Monday, 5 November 2012

Oat flapjacks with peanut butter cinnamon sauce and banana

Oatmeal flapjacks with peanut butter cinnamon sauce and sliced banana
I love flapjacks. American pancakes. Crumpets. Whatever you want to call them, they bring me back to the days when my mom would make mountains and mountains of different flavoured Brumpets on a Saturday morning and us three kids would just stuff ourselves silly.

I can't find a photo of our old Brumpet ready-mixes, so I'll show you a photo of us instead.
Well now my lovely mom is staying with me for the weekend here in the Lowveld and I thought it might be time to return the favour.

Who could say no to that lovely face?
Now like it or not, I am a dietitian (I do like it, actually, I like it a lot) and my natural reflex with all recipes is to recipe redux. Nothing drastic - I just tried to reduce the glycaemic index and fat content because, well, I could. If you're feeling fancy, there are several low GI, low fat flapjack recipes out there calling for ingredients like rye flour, tofu and wheat bran. However, the thought of getting out of my pyjamas to go shopping for ingredients was too horrific for words, so I used ingredients lying casually around my kitchen.

The result is a flapjack with a touch of sweetness, that is slightly yet pleasingly more textured and dense than its originator.

Not a bad result.

About 12 flapjacks (of about 20cm diameter), or 4 servings


1. 100g whole rolled oats (I use low-GI oats, but all rolled oats will do)
2. 125g cake flour
3. 55g or a large pinch (1/8 teaspoon) of Stevia powder
4. 5 mL (1 tsp) baking powder
5. 1 whole egg, beaten with a fork in a mug
6. 125mL (1/2 cup) low fat milk
7. 125mL (1/2 cup) fat free plain yoghurt (or simply more milk)
8. A pinch of salt
9. Butter for cooking

Delicious, and keeps you full for hours.

  1. The first thing to address is the whole oats - if we just chuck them into the batter, we'll end up with raw oats in our pancakes. You can do one of two things here: 
    • The first, and my preference, is to cover the oats with about 1 cup of boiling water and leave to soak while you assemble the rest of the ingredients. 
    • Alternatively, you could pulse them in a blender to make a sort of oat flour - remember, this will increase the glycaemic index a little. If you choose the latter, just double the milk to make up for the lost moisture.
    • Remember that instant oats (such as Oatso Easy) have a high glycaemic index, so try avoid them.
  2. Sift the dry ingredients together and make a well in the centre. Add the beaten egg
  3. Using a whisk, beat in the milk a little at a time, and then the yoghurt. Use a light hand, the trick is to keep as much air in the mixture as possible. The batter should be a good dropping consistency (when a spoon is lifted out of the batter, the batter slides off slowly after a second or two) with small bubbles on the surface.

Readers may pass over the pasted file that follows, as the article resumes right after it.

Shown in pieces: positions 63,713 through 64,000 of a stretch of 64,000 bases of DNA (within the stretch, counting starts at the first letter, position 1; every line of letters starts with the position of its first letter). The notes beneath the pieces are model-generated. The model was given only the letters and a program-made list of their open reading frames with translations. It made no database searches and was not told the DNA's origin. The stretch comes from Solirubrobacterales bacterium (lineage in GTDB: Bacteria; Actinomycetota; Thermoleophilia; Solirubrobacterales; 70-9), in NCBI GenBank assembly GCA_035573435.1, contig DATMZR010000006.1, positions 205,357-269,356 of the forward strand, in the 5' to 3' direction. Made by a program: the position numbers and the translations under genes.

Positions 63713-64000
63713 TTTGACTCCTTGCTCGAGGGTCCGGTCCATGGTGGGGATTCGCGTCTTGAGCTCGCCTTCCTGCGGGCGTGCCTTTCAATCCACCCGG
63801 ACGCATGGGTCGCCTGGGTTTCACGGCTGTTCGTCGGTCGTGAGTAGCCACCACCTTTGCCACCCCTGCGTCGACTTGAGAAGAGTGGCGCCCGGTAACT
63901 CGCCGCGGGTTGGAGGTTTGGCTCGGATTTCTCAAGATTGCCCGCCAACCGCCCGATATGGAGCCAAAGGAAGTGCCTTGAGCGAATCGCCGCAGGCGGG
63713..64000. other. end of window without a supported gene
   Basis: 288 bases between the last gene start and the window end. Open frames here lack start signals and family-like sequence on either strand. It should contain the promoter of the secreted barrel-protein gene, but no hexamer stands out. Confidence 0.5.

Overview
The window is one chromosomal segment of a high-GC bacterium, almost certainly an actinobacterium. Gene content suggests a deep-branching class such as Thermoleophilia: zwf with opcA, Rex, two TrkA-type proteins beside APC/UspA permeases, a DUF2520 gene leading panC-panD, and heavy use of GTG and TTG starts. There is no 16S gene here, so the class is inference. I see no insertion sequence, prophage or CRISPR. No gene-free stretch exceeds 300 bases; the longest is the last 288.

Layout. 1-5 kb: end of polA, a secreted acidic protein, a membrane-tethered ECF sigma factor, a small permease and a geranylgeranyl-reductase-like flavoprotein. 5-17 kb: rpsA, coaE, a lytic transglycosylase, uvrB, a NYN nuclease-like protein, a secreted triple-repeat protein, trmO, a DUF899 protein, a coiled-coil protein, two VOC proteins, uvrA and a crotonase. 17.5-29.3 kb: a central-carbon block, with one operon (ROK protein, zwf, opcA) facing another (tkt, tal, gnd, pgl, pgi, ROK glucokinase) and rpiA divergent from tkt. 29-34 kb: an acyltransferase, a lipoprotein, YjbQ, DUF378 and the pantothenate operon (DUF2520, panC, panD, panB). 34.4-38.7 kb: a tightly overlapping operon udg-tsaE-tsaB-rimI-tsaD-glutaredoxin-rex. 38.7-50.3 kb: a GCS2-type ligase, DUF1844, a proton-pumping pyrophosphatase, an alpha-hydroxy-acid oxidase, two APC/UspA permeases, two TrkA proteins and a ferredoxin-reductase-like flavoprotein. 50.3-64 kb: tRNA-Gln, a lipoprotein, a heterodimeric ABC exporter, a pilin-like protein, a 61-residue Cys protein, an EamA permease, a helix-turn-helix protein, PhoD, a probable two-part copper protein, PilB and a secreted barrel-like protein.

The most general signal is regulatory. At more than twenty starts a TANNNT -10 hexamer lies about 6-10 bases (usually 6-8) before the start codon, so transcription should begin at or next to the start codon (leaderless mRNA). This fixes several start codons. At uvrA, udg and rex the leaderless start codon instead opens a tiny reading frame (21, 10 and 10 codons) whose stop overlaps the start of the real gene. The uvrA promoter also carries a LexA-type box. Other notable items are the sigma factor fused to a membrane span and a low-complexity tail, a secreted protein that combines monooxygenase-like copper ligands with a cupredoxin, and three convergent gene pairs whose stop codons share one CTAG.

4. Leave the mixture for 15 to 30 minutes.
  5. Set your stove to medium heat and add just a smudge of butter to a pan (about 1/4 teaspoon per pancake for the pedantic). If you have a functional non-stick pan, this is not strictly necessary, but oh! is it delicious.
  6. When the butter starts to sizzle, add a small dollop of batter to the pan. As soon as the edges start to appear a different colour and lift off the pan, flip. Assess the small pancake and change the heat as necessary. 
  7. Keep the cooked pancakes in a very low warmth oven whilst the rest are being made.
Serve with topping of your choice.
I made a peanut butter sauce (mix 1 tablespoon peanut butter with 2 tablespoons of plain yoghurt, add some milk if you feel it should be runnier, and cinnamon and honey as desired) and chopped banana. Now that I think about it, a little vanilla essence might be nice in that sauce too. Garnish with edible flowers if you have someone to impress.

If you can manage to leave some over, they make delicious sandwiches the next day or can easily be frozen for a quick breakfast mid-week.

The great thing about these is that they can function as a high-protein substitute for bread.

What is your favourite Sunday morning, stay-in-your-jammies brunch with someone you love?


  1. Pancakes are one of my favorites and I'm always looking for new recipes! Thanks for sharing!!

  2. I do love oat flour in pancakes and that goes double now that I cook gluten-free for myself. I'd like to try the bananas in the pancakes instead of on top and see how that turns out. Yes, my family is subjected to many culinary experiments, too, often several versions of a recipe as try to get it just right. Pleased to discover your blog today, it's the first South African one I've encountered. You live in such a beautiful country, amazing birds and wildlife, too!

    1. I've just made an exclusively oat flour batch and they're delicious! So much texture! The bananas are such a great idea, then you can use much less sugar or whatever sweetener, and an awesome way to get rid of browning bananas.


I so appreciate the time taken to comment on my blog! All your input helps me to make posts that are better for you, my dear reader, so thank you. I appreciate constructive criticism but I will remove any negative or hateful comments. This is a place of love and happiness!